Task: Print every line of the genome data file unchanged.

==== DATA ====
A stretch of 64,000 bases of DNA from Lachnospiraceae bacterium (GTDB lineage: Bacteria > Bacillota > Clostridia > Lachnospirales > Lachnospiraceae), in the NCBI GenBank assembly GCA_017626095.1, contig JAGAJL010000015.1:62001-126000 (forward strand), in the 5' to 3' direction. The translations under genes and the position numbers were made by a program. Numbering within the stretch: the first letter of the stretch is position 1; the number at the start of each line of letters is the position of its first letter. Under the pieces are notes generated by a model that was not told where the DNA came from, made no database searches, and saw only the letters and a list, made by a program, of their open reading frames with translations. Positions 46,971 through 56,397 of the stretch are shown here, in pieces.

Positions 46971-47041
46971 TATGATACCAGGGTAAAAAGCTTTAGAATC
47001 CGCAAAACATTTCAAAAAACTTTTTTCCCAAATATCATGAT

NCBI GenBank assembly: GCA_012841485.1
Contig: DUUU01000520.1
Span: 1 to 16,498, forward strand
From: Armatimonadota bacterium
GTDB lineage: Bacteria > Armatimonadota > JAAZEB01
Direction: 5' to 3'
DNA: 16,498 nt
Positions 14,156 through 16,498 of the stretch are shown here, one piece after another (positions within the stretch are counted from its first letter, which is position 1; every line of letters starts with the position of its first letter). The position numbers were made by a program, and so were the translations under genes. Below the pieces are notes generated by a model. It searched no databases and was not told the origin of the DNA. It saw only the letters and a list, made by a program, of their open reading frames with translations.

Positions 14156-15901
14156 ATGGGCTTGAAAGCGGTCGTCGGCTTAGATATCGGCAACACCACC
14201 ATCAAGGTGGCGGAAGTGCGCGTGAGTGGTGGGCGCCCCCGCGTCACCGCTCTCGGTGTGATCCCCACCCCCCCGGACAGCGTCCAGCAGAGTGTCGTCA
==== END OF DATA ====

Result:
A stretch of 64,000 bases of DNA from Lachnospiraceae bacterium (GTDB lineage: Bacteria > Bacillota > Clostridia > Lachnospirales > Lachnospiraceae), in the NCBI GenBank assembly GCA_017626095.1, contig JAGAJL010000015.1:62001-126000 (forward strand), in the 5' to 3' direction. The translations under genes and the position numbers were made by a program. Numbering within the stretch: the first letter of the stretch is position 1; the number at the start of each line of letters is the position of its first letter. Under the pieces are notes generated by a model that was not told where the DNA came from, made no database searches, and saw only the letters and a list, made by a program, of their open reading frames with translations. Positions 46,971 through 56,397 of the stretch are shown here, in pieces.

Positions 46971-47041
46971 TATGATACCAGGGTAAAAAGCTTTAGAATC
47001 CGCAAAACATTTCAAAAAACTTTTTTCCCAAATATCATGAT

NCBI GenBank assembly: GCA_012841485.1
Contig: DUUU01000520.1
Span: 1 to 16,498, forward strand
From: Armatimonadota bacterium
GTDB lineage: Bacteria > Armatimonadota > JAAZEB01
Direction: 5' to 3'
DNA: 16,498 nt
Positions 14,156 through 16,498 of the stretch are shown here, one piece after another (positions within the stretch are counted from its first letter, which is position 1; every line of letters starts with the position of its first letter). The position numbers were made by a program, and so were the translations under genes. Below the pieces are notes generated by a model. It searched no databases and was not told the origin of the DNA. It saw only the letters and a list, made by a program, of their open reading frames with translations.

Positions 14156-15901
14156 ATGGGCTTGAAAGCGGTCGTCGGCTTAGATATCGGCAACACCACC
14201 ATCAAGGTGGCGGAAGTGCGCGTGAGTGGTGGGCGCCCCCGCGTCACCGCTCTCGGTGTGATCCCCACCCCCCCGGACAGCGTCCAGCAGAGTGTCGTCA